.News Update 6/7/06

International Commission Recommends Change In Approach To Nuclear Weapons

International Commission Recommends Change In Approach To Nuclear Weapons

The international independent Weapons of Mass Destruction Commission recently released a report which examines how the world can address the problem of weapons of mass destruction and encourage non proliferation. The report, titled "Weapons of Terror," states that current efforts have stagnated and puts forward a number of concrete proposals to revitalize global cooperation for disarmament. The study says, "[w]eapons of mass destruction cannot be un-invented. But they can be outlawed. . . and their use made unthinkable." Among the top recommendations made by the commission are that all governments must accept and ratify the Comprehensive Test Ban Treaty as well as stop the production of plutonium and highly enriched uranium. The report also recommends that all governments possessing nuclear weapons reduce their arsenals and take all weapons off hair trigger alert.

When commenting on the report, commission chair Hans Blix, who lead the weapons inspections in Iraq, expressed that while current procedures and international treaties have weaknesses, a policy of unilateralism and military action has failed. The effort towards non-proliferation must include disarmament and must be a collaborative and international one, Blix says.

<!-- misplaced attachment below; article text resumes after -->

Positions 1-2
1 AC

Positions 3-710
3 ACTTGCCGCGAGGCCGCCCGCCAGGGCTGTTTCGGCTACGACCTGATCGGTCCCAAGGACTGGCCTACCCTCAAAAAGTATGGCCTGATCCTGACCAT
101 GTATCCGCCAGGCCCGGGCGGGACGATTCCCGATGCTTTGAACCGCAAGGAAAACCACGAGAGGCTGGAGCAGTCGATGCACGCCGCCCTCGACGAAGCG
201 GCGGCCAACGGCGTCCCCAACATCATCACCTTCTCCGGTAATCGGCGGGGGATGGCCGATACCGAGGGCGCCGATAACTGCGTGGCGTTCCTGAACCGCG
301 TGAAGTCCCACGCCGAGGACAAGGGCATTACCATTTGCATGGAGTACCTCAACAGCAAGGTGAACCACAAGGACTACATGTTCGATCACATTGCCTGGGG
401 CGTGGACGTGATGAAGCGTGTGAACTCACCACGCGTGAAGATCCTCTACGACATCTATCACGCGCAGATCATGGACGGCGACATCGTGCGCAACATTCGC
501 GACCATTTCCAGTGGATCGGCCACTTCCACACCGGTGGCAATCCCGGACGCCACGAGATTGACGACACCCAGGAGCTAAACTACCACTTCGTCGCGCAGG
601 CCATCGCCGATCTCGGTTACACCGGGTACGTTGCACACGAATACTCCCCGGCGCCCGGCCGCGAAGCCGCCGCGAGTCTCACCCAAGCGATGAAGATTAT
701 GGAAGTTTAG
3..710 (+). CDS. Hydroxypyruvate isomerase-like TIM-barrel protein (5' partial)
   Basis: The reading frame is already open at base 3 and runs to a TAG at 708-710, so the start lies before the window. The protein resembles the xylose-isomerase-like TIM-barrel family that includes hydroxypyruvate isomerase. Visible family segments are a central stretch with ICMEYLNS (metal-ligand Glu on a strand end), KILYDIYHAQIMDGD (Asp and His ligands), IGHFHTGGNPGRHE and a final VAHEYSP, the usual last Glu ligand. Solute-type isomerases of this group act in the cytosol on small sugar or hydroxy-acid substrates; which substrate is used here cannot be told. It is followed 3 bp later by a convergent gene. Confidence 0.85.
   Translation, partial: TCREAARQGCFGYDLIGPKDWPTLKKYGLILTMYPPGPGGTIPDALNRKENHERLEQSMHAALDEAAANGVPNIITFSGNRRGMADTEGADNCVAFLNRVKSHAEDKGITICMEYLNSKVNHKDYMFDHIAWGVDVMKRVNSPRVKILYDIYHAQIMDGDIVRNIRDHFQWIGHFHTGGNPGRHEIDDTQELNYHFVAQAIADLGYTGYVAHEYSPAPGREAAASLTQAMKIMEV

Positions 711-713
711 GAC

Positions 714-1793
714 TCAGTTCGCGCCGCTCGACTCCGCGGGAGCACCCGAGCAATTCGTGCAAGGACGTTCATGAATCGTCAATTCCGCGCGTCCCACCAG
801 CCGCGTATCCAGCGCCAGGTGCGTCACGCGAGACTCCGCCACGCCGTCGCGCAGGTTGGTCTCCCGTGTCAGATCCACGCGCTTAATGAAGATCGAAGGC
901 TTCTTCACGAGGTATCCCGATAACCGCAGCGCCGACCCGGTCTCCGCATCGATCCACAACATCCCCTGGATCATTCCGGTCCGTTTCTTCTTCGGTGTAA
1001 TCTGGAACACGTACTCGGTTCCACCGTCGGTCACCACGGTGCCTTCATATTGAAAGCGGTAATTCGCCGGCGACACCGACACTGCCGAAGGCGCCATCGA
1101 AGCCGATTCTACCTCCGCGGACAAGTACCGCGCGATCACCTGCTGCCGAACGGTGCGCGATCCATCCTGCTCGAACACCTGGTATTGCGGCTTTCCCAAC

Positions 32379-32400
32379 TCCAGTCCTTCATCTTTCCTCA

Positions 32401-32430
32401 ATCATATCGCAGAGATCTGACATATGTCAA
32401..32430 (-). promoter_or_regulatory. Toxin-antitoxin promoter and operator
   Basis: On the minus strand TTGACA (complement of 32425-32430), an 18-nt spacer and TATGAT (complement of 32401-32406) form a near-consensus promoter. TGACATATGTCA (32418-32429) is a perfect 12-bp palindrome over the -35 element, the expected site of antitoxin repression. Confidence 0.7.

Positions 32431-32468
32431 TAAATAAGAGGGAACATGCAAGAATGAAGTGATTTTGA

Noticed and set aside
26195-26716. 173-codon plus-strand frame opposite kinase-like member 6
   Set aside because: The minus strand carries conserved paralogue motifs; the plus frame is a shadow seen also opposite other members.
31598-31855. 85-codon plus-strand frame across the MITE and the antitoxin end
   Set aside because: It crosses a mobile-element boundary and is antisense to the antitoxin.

As a part of the collaborative effort, the report recommends that an international summit be held at the United Nations in New York on disarmament, non-proliferation and terrorist use of weapons. The report makes clear that non-proliferation can only be achieved if the current nuclear powers take leadership in reinvigorating existing treaties and initiating new ones.

In order to achieve this, the report recommends that nuclear powers, and especially the United States, adopt a no first use policy and take concrete steps to reduce their arsenals as proof of good will. The report states, "the best solution to the problem of the proliferation of weapons of mass destruction [is] that countries should no longer feel that they [need] them."

Much of this effort would depend upon the United States, which is the main super power. The United States has not ratified the Comprehensive Test Ban Treaty and has recently funded the development of new nuclear weapons. Likewise, the Bush administration has announced and acted on a policy of pre-emptive attack which the report directly condemns. The report rejects that nuclear weapons "in the hands of some pose no threat, while in the hands of others they place the world in mortal jeopardy."

The commission insists on the importance of talks with Iran and ensuring security and giving incentives. The report also draws a connection between energy technology and nuclear weapons and suggests that Iran, as an act of good will, should stop all uranium enrichment. However, activists are concerned that the report neglects to discuss the connection between nuclear power and weapons in general.

Perhaps the most striking aspect of the report is that it advocates a change in attitude towards non-proliferation and weapons of mass destruction. It makes clear that existing arsenals are linked to the spread and use of nuclear weapons. The commission press release states, "All states- even the great powers- must prepare to live without nuclear weapons and other weapons of terror."

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